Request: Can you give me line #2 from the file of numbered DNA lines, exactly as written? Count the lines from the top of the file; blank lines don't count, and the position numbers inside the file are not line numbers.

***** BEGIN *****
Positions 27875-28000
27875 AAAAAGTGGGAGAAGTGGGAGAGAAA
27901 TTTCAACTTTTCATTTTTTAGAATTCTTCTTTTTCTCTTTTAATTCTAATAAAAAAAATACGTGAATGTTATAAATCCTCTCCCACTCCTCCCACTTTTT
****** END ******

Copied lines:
27875 AAAAAGTGGGAGAAGTGGGAGAGAAA